Attending high school in East Vancouver, Naveen Girn recalls only a single week dedicated to some of the great shames of this region: the Chinese head tax, Japanese-Canadian internment, and the Komagata Maru. When he later learned more about the Komagata Maru, a ship from India that was turned away in Vancouver, he developed a deep interest in the event – even if, at times, he became upset that South Asian history in Canada was often boiled down to this single incident.
This year, the 100th anniversary of the episode, Mr. Girn is helping to tell the story, which has become a passion for him.
He is overseeing the project Komagata Maru 1914-2014, a collaboration among eight institutions across the Lower Mainland to hold exhibitions and events. At the Surrey Art Gallery, Ruptures in Arrival: Art in the Wake of the Komagata Maru examines contemporary art dealing with the event – and more recent histories of mass migration from Asia to Canada’s West Coast.
The Komagata Maru sailed to Vancouver in 1914, arriving in May. It had 376 passengers on board from Punjab, India – most of them Sikhs. They were British subjects, as were the Canadians they were hoping to join on this side of the Pacific. But Canada allowed only 24 to land. The rest, after two desperate months in Vancouver’s harbour, were forced to return to India. By the time they got there, the First World War had begun and they were seen as potentially seditious. Some were shot and many were imprisoned.
A great deal has been written about the incident, but Surrey Art Gallery curator Jordan Strom says finding visual art about it was challenging.
“I thought that people would be able to pull works out and go, ‘Yeah, I did this work about the Komagata Maru in 1987,’ [for example], but there wasn’t much.”
Still, he has created an exhibition with thoughtful and powerful works by 10 artists from Canada and India, including local contemporary art luminaries Ken Lum, Roy Arden and Paul Wong.
Mr. Arden’s 1989 work Komagata Maru is 18 archival photos documenting the incident. Two of the photos, taken the day before the ship was forced to leave, show members of the Shore Committee (local South Asians who were lobbying officials here on behalf of the passengers) climbing on board. They had brought supplies, as passengers were starving, having had no access to food for more than a week.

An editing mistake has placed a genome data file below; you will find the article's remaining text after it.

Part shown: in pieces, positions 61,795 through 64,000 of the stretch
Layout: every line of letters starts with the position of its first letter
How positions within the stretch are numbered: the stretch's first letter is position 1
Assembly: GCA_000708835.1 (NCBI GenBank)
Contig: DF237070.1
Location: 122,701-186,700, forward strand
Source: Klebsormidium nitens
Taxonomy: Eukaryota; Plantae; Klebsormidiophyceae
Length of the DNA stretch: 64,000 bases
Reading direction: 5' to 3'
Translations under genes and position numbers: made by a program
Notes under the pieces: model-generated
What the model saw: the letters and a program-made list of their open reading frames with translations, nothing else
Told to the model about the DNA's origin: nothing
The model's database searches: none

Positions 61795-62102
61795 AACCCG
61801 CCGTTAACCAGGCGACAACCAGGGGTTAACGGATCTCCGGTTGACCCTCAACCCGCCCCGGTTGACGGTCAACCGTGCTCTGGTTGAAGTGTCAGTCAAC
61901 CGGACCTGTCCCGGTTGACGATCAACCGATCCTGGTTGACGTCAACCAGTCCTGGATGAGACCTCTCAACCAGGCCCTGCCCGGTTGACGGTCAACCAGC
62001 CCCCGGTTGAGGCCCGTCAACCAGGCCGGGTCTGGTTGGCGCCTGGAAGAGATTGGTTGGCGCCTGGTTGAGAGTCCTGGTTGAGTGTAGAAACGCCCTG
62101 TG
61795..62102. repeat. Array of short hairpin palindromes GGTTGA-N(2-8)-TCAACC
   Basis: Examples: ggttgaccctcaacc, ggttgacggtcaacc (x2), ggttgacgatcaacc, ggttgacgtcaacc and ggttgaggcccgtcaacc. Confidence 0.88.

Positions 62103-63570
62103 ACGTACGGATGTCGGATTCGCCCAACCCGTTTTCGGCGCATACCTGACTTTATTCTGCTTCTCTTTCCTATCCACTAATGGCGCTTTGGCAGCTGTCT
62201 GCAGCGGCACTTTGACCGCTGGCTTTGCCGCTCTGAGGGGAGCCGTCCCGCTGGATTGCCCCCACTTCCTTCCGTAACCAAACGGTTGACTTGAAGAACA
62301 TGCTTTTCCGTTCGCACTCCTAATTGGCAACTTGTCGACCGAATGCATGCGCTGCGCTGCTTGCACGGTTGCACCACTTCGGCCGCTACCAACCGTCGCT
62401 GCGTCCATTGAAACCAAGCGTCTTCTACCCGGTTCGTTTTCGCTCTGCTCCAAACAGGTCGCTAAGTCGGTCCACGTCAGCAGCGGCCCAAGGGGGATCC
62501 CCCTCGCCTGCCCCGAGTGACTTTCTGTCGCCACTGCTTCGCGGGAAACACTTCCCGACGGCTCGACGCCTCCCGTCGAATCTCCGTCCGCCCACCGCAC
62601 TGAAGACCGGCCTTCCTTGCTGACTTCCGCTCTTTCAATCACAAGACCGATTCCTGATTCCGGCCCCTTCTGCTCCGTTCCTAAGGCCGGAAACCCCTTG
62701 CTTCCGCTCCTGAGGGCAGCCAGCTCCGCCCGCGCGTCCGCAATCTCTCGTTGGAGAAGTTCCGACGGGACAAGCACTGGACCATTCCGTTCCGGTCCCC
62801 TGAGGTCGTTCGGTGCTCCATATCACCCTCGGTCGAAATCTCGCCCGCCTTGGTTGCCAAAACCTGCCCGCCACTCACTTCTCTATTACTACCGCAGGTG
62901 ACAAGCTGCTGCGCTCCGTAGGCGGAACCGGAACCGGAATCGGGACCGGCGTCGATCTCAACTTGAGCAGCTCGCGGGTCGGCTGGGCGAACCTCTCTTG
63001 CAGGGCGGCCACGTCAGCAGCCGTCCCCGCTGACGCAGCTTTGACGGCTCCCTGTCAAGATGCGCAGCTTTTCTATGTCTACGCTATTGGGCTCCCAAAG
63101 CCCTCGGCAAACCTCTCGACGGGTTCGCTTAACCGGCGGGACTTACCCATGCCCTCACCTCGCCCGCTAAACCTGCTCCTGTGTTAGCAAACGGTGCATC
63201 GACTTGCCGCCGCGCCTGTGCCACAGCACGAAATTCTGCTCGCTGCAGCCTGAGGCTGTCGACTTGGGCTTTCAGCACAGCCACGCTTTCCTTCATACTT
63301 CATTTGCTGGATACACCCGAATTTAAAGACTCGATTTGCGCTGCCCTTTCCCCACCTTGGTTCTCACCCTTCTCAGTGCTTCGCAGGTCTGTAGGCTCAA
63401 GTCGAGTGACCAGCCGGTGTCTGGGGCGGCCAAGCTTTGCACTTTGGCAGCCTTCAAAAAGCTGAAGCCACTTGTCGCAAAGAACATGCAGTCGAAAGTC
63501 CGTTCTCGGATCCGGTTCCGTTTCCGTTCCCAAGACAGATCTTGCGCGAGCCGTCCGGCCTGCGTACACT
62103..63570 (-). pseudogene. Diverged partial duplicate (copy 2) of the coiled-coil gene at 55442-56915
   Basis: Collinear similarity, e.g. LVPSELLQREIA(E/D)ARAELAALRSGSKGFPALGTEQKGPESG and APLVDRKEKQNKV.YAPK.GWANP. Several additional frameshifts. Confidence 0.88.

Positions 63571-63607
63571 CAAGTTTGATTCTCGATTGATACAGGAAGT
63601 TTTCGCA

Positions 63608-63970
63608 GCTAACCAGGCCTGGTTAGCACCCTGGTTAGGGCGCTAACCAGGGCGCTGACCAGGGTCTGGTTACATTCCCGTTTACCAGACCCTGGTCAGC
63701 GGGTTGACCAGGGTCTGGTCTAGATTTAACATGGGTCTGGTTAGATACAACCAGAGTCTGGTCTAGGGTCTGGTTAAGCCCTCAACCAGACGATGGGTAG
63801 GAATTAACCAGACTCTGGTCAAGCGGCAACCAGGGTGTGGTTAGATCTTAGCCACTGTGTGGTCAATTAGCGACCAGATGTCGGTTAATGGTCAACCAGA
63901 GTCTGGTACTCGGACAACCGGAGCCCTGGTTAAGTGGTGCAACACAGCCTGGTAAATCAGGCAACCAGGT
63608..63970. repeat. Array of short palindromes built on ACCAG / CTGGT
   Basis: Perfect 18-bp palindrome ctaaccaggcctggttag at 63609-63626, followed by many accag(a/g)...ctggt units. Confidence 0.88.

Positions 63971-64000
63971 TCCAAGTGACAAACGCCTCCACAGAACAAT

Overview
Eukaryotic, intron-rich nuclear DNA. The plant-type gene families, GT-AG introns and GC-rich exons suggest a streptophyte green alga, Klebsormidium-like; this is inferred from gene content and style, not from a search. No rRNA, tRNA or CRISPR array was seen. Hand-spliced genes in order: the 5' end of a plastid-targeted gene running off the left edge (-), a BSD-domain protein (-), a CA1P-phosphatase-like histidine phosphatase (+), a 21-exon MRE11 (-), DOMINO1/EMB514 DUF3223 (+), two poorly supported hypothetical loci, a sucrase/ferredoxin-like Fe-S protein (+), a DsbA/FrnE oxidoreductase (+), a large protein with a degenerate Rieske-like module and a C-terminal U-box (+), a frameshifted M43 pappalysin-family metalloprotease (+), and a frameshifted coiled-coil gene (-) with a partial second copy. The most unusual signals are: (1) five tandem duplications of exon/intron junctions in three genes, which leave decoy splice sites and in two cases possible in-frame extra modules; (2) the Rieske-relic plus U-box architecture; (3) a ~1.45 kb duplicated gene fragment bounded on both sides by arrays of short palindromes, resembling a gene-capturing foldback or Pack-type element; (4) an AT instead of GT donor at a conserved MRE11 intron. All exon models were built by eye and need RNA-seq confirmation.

Indian artist Raghavendra Rao, who splits his time between Bangalore and Vancouver, captures this ladder-climb in his large-scale tarpaulin work, installed nearby, The Imaginary Landscape of the Komagata Maru: Visions of the Living Past.
Surrey artist Jarnail Singh’s four-panel painting Saga of the Komagata Maru, shown here for the first time, chronicles the incident through colourful images and text, including newspaper headlines, that convey the ship’s chilly reception.
“Hindu invaders now in the city harbor on Komagata Maru,” reads one quote from The Sun.
Avantika Bawa, who divides her time between Portland, Ore., and India, where she is from, has created a large-scale installation that tracks the ship’s route to Canada and back in separate lines on two large scrolls of canvas.
“I asked myself, what if I could just reduce that epic journey into a singular line, and remove any kind of context of land mass or the names of cities – what would that look like? And can we understand the gravity and the vastness of this whole experience through one singular line,” she explained while working in the gallery on Thursday. “As I’m drawing these lines and mapping it out, even now, I’m in my own way imagining the stories of these people and what they might have been thinking.”
Toronto-based filmmaker and new media artist Ali Kazimi has dealt with the issue in his documentary Continuous Journey, and a book, Undesirables. Now he has created Fair Play, an immersive 3-D installation that invites the viewer to imagine everyday life for South-Asian Canadians 100 years ago.
“The Komagata Maru story for me is fundamentally about race,” Mr. Kazimi said. “It’s a story also about how systemic racism gets played out. How systems are constructed to exclude people – which on the face of it seem fair, but everybody knows between the nudge and the wink what the real intent is.”
Ruptures in Arrival: Art in the Wake of the Komagata Maru is at the Surrey Art Gallery April 12 – June 15.Report Typo/Error